Two Days in Munnar

July 9, 2018India, John Standard

Traveling in India for us generally involved showing up at a bus station and asking locals which bus to get on as there was rarely English signage, and that is how we arrived in Munnar, a town on the eastern border of Kerala near Tamil Nadu.

We started our five-hour bus ride in Kochi, which was already jammed up with cars by 9am. After one minor fender bender (the drivers checked it out, determined no foul) we exited Kochi city. Now on the open road we travelled through countless small towns, spending about half the ride in the oncoming lane as we passed other busses, semi trucks, rickshaws and everything in between. Driving faster than I would in a sports car we began the climb to Munnar, which lies at 5,000 feet. Shortly thereafter we pulled into a bus station for a quick pit stop: a mechanic ran out with a wrench, screwed something back on in the vicinity of the front driver’s side wheel, and gave us a thumbs up. Confident as ever, we continued on our journey. Through the jungle canopy and up the mountainous terrain, Sarah and I maintained a death grip on the bus hand rails. Every turn on impossibly narrow mountain roads seeming like it may be our last, we passed a gasoline truck around a corner in the oncoming lane at about 60 km/hr. The lack of guardrails encouraged us to enjoy the pristine views of jungle waiting below. Later on we hit a traffic jam on the mountain road. After a few minutes we discovered the cause: policemen were winching a wrecked car from the forest below, from over the side of the narrow road. All windows were smashed and scorched, it must not have fared well for the passengers. Our spirits lifted, we continued on our merry way, Sarah begging me to get off the bus with her and somehow summon an Uber from halfway through the mountains. At a hairpin turn overlooking the beautiful Munnar tea plantations, we stopped to navigate around another bus traveling in the opposite direction. A few minutes and a few scratch marks later our driver solved the geometry problem and the bus continued. I enjoyed the ride, it was pure adrenaline, like staring into the face of death and wondering if it will look back…Sarah did not.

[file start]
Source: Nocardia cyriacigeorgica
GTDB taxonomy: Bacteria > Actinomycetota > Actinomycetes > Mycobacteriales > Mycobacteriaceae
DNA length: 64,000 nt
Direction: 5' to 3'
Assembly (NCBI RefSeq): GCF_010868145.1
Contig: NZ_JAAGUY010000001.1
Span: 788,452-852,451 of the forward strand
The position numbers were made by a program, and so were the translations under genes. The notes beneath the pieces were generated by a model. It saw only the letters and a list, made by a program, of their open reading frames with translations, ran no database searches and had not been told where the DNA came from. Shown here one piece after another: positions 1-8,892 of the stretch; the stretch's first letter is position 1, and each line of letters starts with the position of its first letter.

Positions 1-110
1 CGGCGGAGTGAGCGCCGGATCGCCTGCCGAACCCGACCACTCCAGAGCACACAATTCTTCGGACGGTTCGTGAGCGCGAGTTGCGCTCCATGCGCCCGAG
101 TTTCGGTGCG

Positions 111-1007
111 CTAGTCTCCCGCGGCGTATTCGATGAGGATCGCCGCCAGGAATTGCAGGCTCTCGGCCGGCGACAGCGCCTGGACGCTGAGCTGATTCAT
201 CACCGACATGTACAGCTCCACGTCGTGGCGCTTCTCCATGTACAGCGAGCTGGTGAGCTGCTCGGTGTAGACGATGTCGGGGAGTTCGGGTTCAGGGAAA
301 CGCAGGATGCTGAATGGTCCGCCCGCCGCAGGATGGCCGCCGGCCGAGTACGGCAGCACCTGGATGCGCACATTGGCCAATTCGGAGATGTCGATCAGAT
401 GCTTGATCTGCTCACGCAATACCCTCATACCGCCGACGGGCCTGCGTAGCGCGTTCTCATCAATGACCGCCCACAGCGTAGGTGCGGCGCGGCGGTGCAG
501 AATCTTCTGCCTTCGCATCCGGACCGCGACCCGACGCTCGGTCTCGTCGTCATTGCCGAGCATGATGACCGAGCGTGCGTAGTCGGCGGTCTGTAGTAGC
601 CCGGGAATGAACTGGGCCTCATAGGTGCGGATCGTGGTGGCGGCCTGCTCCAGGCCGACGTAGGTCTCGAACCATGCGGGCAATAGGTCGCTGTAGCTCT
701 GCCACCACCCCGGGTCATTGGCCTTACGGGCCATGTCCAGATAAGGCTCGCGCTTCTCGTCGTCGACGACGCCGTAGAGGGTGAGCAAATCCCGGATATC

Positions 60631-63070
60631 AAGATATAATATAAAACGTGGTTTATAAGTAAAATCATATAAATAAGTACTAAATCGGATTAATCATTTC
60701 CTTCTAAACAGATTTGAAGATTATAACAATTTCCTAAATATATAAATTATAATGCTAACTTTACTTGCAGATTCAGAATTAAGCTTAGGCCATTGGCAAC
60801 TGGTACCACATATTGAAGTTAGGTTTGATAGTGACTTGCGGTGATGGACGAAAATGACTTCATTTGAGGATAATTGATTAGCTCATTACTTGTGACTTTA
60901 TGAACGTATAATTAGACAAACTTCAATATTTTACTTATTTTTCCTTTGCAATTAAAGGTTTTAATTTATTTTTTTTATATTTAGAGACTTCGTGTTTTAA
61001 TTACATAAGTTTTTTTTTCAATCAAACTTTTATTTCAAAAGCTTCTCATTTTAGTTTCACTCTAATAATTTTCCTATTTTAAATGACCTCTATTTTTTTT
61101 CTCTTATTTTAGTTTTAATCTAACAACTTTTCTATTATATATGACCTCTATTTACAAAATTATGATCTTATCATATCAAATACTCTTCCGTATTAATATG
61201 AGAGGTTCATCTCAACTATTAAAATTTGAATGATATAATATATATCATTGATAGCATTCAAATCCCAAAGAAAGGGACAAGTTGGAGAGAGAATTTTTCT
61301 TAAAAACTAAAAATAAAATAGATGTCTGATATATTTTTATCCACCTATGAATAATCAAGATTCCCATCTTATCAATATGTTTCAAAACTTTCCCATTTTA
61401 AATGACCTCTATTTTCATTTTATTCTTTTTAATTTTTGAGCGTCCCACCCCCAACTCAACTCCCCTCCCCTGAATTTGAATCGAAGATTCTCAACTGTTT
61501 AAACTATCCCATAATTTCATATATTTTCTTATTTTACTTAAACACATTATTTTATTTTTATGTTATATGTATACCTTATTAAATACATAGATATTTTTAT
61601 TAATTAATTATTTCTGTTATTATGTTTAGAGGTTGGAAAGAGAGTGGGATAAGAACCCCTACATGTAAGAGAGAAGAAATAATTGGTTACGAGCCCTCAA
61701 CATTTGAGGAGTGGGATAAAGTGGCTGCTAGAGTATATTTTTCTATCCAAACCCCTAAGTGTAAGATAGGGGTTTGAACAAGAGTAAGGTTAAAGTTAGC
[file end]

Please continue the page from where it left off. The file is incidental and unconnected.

It was all worth it. Munnar, famous for its tea plantations, offered a refreshing mountain escape. One night and a scenic tour later we headed back to Kochi, this time in an air conditioned and boring bus.


The open-air bus that brought us to Munnar. Won’t be forgotten!


We look happy ’cause the ride hasn’t started yet.


Sarah looks back in horror.


Our overnight hotel in Munnar.


Check out those mountains. It was a beautiful sight.


Munnar tea plantations.


More tea and beautiful weather.


The clouds create a contrast, temple off in the background.


Busy and hectic downtown Munnar.


Munnar Market.


A river runs through it.


Sarah on the pedestrian bridge between rainstorms.


Cows chillin out.


Rickshaws and more rickshaws.


Cute family from northern Kerala wanted photos with us.


We made quick friends with this lovely couple on our Munnar tour.


Side of the road overlooking the tea plantations.


Under the Banyan tree.


Mattupetty Dam.


This suspension bridge built by the British can handle modern cars.


Sarah with our fellow tourist.


These Mahindra Jeeps will take you into the mountains for a fee.


View of Munnar tea plantations. One of the most beautiful places our Asia trip has taken us.




This photo shows the elevation of Munnar and what our bus dealt with.


Spice plantation tour. We learned about the various fruits and spices grown in India. These are “bananas”.


Fig tree on our spice plantation tour.


I took a liking to our tour guide, friendly and a good driver.



Very interesting photos. I love the memories it brings back of our trip to India. Wow that fig tree is loaded. will we see you soon Sarah?

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